ZAGREB, April 26, 2020 – The Croatian Agriculture Ministry on Saturday dismissed media reports that Croatia will have to pay back HRK 3 billion (€400m) to the European Union because inspectors from Brussels have found that only two percent of grants made available for organic farming are justified.
The ministry stresses that the two assertions are unverified and entirely incorrect.
“Since 2015, €128.3 million has been made available to Croatia for organic farming through the Rural Development Programme 2014-2020, or one billion kuna in total for the seven-year period, of which 15% are funds from the state budget and the rest are funds from the European Rural Development Fund. Since then, the interest of farmers in high-quality food production… has increased significantly,” the ministry recalls.
Due to the significant increase in organic farming areas and demand in organic farming grants, the funds made available in the said programming period became insufficient, which prompted the Agriculture Ministry in November 2019 to ask the European Commission to increase the financial allocation for organic farming, the ministry recalls.
A review of grants for perennial organic crops was made at the time and based on an expert analysis, grants were proposed for walnut and hazelnut plantations, the ministry says.
It recalls in that context that back in 2015, it adopted rules on a single grant of €723 per hectare for organic fruit farming, which exceeded grants proposed by experts for individual types of fruit.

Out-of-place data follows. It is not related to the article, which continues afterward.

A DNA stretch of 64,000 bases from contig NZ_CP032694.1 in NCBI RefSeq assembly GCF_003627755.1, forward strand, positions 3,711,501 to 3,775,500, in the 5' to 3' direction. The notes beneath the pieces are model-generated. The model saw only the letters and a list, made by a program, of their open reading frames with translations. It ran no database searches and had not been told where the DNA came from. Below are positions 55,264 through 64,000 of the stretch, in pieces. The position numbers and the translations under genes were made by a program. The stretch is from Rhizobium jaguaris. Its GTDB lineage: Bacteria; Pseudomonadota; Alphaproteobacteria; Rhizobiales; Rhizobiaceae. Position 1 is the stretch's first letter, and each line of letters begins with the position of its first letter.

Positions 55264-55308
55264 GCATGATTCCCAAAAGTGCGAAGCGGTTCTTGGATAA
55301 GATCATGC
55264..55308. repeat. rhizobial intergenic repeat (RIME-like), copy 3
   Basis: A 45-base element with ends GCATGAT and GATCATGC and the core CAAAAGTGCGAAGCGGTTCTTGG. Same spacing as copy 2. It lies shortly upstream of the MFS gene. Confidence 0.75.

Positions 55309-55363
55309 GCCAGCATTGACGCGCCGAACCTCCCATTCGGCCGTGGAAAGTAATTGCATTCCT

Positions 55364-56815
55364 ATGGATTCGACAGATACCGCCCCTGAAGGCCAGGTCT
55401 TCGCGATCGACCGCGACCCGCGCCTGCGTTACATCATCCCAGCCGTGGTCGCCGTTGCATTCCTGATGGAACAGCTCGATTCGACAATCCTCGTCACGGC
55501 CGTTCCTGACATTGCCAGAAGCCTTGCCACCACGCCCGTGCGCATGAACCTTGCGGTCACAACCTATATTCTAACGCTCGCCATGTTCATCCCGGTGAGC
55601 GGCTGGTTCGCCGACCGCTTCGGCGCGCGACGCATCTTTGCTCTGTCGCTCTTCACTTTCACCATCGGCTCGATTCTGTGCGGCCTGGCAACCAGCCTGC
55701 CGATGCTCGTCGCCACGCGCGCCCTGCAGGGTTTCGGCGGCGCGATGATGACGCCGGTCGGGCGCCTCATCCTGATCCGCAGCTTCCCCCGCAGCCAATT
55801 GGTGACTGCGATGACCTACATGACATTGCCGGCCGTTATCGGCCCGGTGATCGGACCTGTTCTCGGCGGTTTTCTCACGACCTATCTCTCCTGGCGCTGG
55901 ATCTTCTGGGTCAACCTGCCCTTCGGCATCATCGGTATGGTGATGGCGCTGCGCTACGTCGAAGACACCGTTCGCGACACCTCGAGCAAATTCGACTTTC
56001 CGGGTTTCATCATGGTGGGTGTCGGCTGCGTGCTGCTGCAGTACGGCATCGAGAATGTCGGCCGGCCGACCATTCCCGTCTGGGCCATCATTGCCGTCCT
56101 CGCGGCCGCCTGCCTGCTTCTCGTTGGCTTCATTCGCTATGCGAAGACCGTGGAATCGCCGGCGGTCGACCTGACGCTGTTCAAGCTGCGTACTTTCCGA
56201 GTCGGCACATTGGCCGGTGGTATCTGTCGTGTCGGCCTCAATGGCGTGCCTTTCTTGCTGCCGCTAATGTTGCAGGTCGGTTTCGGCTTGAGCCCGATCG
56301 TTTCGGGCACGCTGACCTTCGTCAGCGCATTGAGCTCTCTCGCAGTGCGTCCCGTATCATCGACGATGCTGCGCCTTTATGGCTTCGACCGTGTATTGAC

It is rather evident that the significant increase in areas covered in nut plantations is due to the increased grant, the ministry says.
“Reports that there is a danger that HRK 3 billion will have to be paid back are entirely incorrect as is the claim that 98% of organic farming in Croatia is fake, and that claim is also very unfair towards organic farmers,” the ministry says.
It admits that there are irregularities regarding farming grants, but notes that it has been identifying and penalising such cases through regular checks and inspections on the ground, which has helped reduce their number.
The ministry notes that checks on the ground have established that in 2017 and 2018, 283 hectares of walnut and hazelnut plantations were not eligible for organic farming grants due to overgrowth or other reasons, which helped prevent a negative financial effect on the state budget in the amount of HRK 2.3 million.
It says that most Croatian farmers work hard and that it has been working to help them, with EU grants as well as budget funds, to earn a sustainable income and stay in their rural communities.
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